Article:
There is a new, sad little pattern that happens almost nightly in my household and it goes like this:
Me: “Time for dinner!”
Kids thunder down the stairs.
15-year-old: “What’s for dinner?”
Six-year-old: “What’s for dinner?”
Me: “Blah blah*“
Six-year-old (whining): “I hate blah blah.“
15-year-old: “Can I make myself an omelet?”
Six-year-old: “Me too?”
Me: Silent, head in hands, despairing. Another epic kitchen fail by Mom.
And what is for dinner? What is blah blah? Blah blah could be: anything vegetarian; anything with kale; anything with cilantro; anything with spinach, swiss chard, arugula, zucchini, beets; anything without carbs; anything without cheese; anything without soy sauce.
I KNOW this is a cliché. I know! I realize sitcom episodes and book chapters and blog posts have been written about this for years, decades, maybe even centuries. I know this, and still I’m beginning to get a complex. You see, I think my kids just hate everything made by ME. They will eat any pot roast or baked fish with a weird sauce or even asparagus, for God’s sake, when they are at someone else’s house. I have witnessed it, and heard other parents marvel about what “good eaters” my sons are! But when it’s made by me…can I have an omelet?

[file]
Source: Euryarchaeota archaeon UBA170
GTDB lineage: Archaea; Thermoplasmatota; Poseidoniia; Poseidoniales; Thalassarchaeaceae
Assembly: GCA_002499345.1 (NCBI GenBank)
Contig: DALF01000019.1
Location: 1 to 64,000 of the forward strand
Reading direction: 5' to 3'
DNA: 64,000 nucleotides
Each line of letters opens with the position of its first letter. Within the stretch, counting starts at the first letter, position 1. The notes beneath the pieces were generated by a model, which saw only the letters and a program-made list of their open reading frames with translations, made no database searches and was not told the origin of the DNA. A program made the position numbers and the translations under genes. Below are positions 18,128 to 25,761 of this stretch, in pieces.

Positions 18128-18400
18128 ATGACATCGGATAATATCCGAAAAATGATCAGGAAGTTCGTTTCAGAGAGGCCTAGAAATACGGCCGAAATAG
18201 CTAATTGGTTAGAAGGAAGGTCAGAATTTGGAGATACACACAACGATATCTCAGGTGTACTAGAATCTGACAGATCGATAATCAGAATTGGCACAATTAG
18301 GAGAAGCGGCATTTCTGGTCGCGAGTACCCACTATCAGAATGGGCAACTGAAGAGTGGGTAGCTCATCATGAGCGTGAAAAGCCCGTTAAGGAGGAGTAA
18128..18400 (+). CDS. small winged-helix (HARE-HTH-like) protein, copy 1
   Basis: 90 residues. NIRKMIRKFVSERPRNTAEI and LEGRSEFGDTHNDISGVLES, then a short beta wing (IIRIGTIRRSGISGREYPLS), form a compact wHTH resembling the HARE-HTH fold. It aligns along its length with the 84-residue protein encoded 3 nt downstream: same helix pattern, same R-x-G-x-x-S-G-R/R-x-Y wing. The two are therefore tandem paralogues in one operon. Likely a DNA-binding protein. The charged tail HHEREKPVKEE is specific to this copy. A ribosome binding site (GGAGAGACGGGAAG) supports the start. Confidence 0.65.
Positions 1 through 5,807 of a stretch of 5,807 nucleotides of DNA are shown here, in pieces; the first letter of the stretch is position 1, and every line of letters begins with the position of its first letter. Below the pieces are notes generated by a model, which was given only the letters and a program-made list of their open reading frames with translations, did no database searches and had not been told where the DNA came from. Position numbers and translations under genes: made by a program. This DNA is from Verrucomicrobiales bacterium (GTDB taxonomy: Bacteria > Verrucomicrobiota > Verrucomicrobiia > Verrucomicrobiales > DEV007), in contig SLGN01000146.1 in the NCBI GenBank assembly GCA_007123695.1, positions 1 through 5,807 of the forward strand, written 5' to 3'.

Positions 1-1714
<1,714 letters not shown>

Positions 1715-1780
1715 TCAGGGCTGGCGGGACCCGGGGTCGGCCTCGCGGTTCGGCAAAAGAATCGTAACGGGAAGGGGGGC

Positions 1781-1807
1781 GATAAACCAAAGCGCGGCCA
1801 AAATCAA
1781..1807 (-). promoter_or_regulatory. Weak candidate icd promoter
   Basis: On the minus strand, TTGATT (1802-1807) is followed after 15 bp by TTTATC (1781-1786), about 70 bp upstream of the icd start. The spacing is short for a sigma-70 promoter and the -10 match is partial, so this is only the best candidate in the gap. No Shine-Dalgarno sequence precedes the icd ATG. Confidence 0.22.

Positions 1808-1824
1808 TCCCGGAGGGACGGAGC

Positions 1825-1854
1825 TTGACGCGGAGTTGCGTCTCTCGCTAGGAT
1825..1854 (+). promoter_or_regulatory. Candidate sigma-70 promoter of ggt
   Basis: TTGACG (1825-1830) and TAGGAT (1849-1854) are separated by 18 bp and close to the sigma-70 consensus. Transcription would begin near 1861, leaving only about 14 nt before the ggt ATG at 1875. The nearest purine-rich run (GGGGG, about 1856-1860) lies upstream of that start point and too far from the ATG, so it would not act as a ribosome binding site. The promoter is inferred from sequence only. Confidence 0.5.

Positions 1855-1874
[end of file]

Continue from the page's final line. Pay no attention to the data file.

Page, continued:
Last night was the last straw. I made this fantastic vegetarian chili from Real Simple, which had no cilantro or spinach or kale or swiss chard. But, of course, it had no cheese or soy sauce. So…can I have an omelet?
When I was back in college and working on the school literary magazine with a bunch of other jaded, snarky undergrads who hated everything, I decided that, as a test, I would retype a short story by Alice Munro or Raymond Carver or John Updike and submit it, just to see how unworthy my fellow critics would say it was. I never got around to doing it, but it’s given me an idea. You probably know where I’m going with this. And if you see me sneaking out of Smashburger tonight—well, just don’t tell my kids.
*not the name of an actual dish